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China's First Astronaut

By staff reporter LI WUZHOU

 Yang Liwei on Shenzhou-5 – delivering on an ancient ambition.    China Foto Press

    WHEN 38-year-old Chinese astronaut Yang Liwei took off from the Jiuquan Satellite Launch Center on board the spacecraft Shenzhou-5 at 9:00 a.m. on October 15, 2003, he was fulfilling an ancient Chinese dream. He orbited the earth 14 times and landed his re-entry module according to plan at the landing zone in Siziwangqi, Inner Mongolia, at 6: 23 a.m. on October 16.

    The national desire began with myth, as evidenced by the tale of Chang’e flying to the moon and the many murals of flying apsaras that grace the Dunhuang Grottoes. A brave adventurer even made a consecrate physical attempt: Wan Hu, a Ming Dynasty official, blasted off in his “spacecraft” propelled by 47 gunpowder-filled rockets. It wasn’t until 2003 this centuries-old dream finally became reality. The Shenzhou-5 mission ushered in a new era of China’s space age, making the nation the third in the world capable of manned space flight.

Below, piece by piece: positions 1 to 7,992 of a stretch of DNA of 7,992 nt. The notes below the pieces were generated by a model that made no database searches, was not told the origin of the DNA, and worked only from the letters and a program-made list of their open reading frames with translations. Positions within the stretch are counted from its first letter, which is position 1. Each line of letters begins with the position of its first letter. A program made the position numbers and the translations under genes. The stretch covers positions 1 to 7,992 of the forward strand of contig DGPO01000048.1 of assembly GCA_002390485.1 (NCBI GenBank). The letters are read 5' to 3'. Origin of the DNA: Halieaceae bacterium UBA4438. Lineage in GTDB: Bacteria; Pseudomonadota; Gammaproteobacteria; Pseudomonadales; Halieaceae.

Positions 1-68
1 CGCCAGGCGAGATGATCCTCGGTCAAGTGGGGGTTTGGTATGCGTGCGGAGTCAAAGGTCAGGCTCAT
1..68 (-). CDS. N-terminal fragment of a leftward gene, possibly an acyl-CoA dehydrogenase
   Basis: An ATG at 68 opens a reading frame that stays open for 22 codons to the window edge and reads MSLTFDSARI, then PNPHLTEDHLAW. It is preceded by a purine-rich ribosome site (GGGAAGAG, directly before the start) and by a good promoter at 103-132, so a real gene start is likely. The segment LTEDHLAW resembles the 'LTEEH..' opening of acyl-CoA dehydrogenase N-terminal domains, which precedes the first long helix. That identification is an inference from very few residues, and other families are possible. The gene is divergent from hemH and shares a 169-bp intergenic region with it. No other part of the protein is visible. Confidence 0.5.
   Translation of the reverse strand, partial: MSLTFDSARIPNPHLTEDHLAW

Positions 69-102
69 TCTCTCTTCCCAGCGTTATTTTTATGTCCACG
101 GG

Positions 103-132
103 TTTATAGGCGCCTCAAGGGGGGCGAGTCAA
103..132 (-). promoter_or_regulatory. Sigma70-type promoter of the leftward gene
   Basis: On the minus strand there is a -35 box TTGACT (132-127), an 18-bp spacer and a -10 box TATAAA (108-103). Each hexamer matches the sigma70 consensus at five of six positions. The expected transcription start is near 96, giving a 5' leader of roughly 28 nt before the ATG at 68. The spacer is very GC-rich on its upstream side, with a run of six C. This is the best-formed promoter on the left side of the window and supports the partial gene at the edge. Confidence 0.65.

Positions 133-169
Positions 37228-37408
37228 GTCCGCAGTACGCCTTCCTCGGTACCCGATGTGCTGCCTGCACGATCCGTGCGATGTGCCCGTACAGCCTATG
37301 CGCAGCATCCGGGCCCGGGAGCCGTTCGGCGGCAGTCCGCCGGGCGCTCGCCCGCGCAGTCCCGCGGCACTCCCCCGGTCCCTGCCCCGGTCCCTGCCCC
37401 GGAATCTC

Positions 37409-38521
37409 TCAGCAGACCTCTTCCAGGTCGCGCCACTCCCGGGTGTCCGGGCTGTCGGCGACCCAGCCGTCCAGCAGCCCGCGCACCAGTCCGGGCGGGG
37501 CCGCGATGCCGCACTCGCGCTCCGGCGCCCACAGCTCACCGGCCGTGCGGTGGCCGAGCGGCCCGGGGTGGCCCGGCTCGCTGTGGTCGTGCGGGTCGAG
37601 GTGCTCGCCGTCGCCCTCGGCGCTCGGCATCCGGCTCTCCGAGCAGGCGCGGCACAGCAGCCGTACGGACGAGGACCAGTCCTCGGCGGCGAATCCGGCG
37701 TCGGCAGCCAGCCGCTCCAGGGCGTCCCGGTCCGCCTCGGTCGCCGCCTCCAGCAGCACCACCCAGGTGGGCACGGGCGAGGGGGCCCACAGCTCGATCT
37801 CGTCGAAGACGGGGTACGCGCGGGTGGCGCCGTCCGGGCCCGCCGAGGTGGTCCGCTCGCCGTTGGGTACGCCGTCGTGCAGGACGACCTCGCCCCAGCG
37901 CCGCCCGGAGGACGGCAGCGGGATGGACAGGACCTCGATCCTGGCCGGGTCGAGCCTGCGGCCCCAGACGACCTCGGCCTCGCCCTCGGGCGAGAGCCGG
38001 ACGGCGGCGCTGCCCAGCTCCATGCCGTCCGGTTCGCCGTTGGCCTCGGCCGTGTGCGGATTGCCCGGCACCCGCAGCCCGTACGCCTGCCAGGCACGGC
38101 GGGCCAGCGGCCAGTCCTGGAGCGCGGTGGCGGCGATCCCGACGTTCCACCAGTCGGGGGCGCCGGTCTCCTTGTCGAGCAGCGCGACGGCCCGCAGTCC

The plan to develop manned space flight was proposed as early as the 1970s, after China sent its first satellite “Dongfanghong-I” into orbit. But it was shelved due to the inadequacy of overall national strength. In 1992, with advancement made in space technology, the Chinese government fired up the plan. Seven years later in 1999, China’s first experimental spacecraft, Shenzhou-1, was successfully launched. After three more unmanned flights by Shenzhou-2, Shenzhou-3 and Shenzhou-4, Yang Liwei lifted off on board Shenzhou-5.

    Yang, as China’s first astronaut or “taikonaut,” made Chinese history and is considered a national hero. He was promoted to senior colonel soon after, and again to the rank of major general in 2008.

    China’s first spacewalk lasted 19 minutes and 35 seconds, an achievement made by Yang’s comrade Zhai Zhigang who climbed out of Shenzhou-7 on September 27, 2008.

    The space program’s line up includes the launching of the spacecraft Tiangong-1 – a space hub – in 2010, and three more Shenzhou craft to perform manned and unmanned space docking experiments with the mini space station. The crowning achievement will be a manned space station in 2020, named “Tiangong,” meaning in Chinese “palace in the heavens.”

VOL.59 NO.12 December 2010 Advertise on Site Contact Us